I was thinking that Unity somehow had fought through all the troubles, learnt its lessons and had come out on the other side. Unfortunately, that’s absolutely not the case.

I’ve used Unity since 2010 as a Pro user. I’ve switched to Plus, which is considerably more expensive. I’m now seriously thinking of ditching Unity altogether in favour of something more stable. Sure, it will involve learning another engine. But as developers we ditch technologies all the time, for all possible kinds of reasons.

To my mind, Unity has missed the train. And I have no confidence in Joachim Ante.

The two main things Unity needs asap (again) are stability and reliability.
The comments show these two are the main things lacking heavily right now (and for over a year if not two, but getting worse and worse).

I could list many examples, but just as simple one: in Unity 2019.2.x “low overhead mode” for mobile VR/ Quest is mentioned. So despite all the deserved upgrade worries, i upgrade my project to it (from 2019.1.2F1), of course then also have to upgrade Oculus integration and a bunch of other plugins and do various changes in own code.
Then after 1 full day of work finally the project runs again…and… it runs noticeably worse on device.
The performance got worse overall so much, that even with low overhead mode it does not achieve the same fps i was getting out of the box when deployed from 2019.1.2F1.

Like come on, W T F.

I expect ideally better, if not at least the same performance for a new version, but no, worse. again.

I am really fed up of upgrading to newer Unity versions and things running worse.

And no, huge performance gains advertised for when doing all in dots does not count, at all. If you expect your whole userbase to dump their entire code base and just simply code everything in different way, and btw that different way also does not work with half of the systems in Unity like physics etc, then no, this is completely misguided.
People expect better performance for when the same project runs in newer version. out of the box.
That’s why we pay the subscriptions, so things become better. Else i can stick with my several years older thing.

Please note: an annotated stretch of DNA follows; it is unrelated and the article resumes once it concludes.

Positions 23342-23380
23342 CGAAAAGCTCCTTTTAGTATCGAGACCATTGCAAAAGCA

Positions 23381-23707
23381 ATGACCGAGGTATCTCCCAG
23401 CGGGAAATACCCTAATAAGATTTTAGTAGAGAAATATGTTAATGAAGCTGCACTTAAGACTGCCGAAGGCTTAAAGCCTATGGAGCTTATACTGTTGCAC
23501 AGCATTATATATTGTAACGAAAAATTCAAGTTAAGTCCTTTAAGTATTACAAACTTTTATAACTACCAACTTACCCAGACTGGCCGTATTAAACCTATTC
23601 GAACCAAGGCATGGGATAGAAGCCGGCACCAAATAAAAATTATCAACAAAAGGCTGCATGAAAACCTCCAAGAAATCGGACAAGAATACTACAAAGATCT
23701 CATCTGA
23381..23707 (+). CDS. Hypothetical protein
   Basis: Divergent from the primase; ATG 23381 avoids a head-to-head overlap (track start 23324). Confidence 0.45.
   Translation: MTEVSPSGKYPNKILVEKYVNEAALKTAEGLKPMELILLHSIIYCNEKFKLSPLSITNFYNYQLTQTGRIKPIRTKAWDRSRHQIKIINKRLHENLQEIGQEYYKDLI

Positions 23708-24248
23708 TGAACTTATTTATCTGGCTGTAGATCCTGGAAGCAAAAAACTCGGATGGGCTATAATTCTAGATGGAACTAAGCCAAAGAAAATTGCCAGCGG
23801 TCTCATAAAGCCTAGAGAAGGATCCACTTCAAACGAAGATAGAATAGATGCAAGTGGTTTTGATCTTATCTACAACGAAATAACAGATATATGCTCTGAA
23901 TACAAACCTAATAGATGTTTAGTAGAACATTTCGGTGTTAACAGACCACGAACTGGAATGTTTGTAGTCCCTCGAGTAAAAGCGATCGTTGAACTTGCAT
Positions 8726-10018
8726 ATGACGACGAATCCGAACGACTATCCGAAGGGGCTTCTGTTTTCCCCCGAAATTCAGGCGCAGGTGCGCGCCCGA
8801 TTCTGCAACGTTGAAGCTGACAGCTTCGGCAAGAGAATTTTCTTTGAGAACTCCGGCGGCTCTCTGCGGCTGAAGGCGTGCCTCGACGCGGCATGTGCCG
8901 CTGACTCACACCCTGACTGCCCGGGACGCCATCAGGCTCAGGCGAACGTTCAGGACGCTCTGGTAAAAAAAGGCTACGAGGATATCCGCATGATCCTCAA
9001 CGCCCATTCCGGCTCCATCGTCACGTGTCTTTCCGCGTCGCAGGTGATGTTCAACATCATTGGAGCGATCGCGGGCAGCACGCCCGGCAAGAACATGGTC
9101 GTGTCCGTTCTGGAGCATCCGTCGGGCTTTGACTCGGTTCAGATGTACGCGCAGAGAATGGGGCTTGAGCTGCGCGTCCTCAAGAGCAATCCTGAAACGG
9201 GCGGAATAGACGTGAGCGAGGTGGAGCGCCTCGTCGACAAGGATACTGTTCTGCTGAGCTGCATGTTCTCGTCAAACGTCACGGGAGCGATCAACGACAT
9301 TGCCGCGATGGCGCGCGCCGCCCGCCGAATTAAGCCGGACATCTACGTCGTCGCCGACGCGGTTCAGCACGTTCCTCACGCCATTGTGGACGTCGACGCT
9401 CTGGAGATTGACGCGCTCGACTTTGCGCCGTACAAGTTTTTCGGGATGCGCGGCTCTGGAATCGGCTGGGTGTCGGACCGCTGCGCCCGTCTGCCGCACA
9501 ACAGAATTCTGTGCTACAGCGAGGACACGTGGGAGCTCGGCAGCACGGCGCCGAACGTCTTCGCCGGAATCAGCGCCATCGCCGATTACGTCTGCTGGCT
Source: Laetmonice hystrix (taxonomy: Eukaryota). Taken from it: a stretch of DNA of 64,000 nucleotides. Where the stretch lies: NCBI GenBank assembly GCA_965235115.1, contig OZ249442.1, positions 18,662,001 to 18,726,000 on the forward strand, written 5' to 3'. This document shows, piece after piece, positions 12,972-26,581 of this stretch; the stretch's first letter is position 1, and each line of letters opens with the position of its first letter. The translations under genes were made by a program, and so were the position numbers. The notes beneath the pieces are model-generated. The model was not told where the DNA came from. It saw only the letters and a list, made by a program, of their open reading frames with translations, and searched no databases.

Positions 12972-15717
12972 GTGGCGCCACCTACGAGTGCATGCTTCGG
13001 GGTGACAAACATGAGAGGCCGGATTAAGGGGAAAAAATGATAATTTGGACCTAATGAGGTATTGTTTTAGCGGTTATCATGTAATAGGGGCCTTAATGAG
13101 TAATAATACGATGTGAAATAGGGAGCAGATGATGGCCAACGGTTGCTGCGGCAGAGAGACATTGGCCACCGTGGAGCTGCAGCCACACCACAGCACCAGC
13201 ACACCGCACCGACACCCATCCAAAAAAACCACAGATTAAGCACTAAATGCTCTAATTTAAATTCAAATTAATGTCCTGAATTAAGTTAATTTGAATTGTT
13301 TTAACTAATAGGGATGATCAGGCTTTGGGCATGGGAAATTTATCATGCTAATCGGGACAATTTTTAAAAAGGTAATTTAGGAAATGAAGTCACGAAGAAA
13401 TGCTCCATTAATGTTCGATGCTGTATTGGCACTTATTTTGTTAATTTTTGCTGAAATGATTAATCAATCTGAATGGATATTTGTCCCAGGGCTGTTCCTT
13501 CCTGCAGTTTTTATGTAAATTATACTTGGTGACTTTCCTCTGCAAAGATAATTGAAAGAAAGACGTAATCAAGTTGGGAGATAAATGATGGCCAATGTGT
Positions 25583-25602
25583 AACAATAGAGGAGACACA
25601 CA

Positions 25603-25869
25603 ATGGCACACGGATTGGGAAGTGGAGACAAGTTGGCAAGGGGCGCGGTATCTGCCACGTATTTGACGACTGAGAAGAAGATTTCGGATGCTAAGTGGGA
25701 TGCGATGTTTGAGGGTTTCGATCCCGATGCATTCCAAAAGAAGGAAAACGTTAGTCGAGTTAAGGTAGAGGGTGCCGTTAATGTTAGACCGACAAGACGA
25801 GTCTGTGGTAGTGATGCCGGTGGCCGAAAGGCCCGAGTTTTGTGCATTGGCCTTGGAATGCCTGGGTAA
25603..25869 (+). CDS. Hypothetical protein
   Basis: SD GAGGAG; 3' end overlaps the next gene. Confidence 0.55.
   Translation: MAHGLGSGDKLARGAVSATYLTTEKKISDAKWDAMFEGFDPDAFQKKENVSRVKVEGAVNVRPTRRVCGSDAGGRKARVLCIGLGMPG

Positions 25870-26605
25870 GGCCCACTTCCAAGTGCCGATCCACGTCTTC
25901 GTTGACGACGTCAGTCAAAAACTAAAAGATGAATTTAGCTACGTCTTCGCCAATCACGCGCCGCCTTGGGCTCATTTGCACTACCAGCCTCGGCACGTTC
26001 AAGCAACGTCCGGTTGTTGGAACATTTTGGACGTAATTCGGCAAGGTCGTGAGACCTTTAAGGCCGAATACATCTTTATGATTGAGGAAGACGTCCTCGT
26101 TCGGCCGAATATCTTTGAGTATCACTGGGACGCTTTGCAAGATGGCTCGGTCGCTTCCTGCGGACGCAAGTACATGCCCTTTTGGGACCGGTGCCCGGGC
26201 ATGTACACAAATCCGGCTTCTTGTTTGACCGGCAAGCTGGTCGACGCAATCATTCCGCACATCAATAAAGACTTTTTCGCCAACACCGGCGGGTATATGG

If you have to internally rewrite graphics in dots or similar under the hood to make that happen, ok, but it should be reconsidered at least twice whether a good idea to try to make your whole user base have to switch to a different coding paradigm in their code because unity performance itself when doing things the “old” way is not improving and even regularly regressing with dot versions.

And that the performance/fps got noticeably worse for me with my project in newer Unity dot version, that’s just a general example for too often updates bring regressions on many ends.
I can’t even switch to even newer dot version because that has even way more known big bugs.
And now i see 2019.3 release candidate builds with known issues like crash bugs and serious physics and other performance regressions.
This is not acceptable to even put a release candidate label on something with that type of issues and i am sure all developers agree this is ridiculous and puts huge harm to Unity’s reputation as a trustable partner that this partner would even consider to put labels like release candidate and production ready onto things in such a state.

If someone from marketing or higher up forces you to this, they should know: it is achieveing the exact opposite of what you want, you are extremely risking loosing customers and tarnishing Unity’s reputation in irreperable way, not increasing value short or long term.

Then there is the even way worse side that working with Unity meanwhile really feels way too much like having to search together many patchwork pieces where different versions of different pieces work to different reliability and functionality level together with other pieces.

This is not my job, don’t attempt to make users have to have this job on top of their actual job. It will drive everyone away over time to have to constantly deal with this unreliable crazy messy patchwork puzzle.

The theoretical benefits of turning all parts into separate packages Thomas mentioned are nice in theory, but the actual reality is that it has been a total gigantic mess and will of course stay a total mess, because if you think about it, it has to.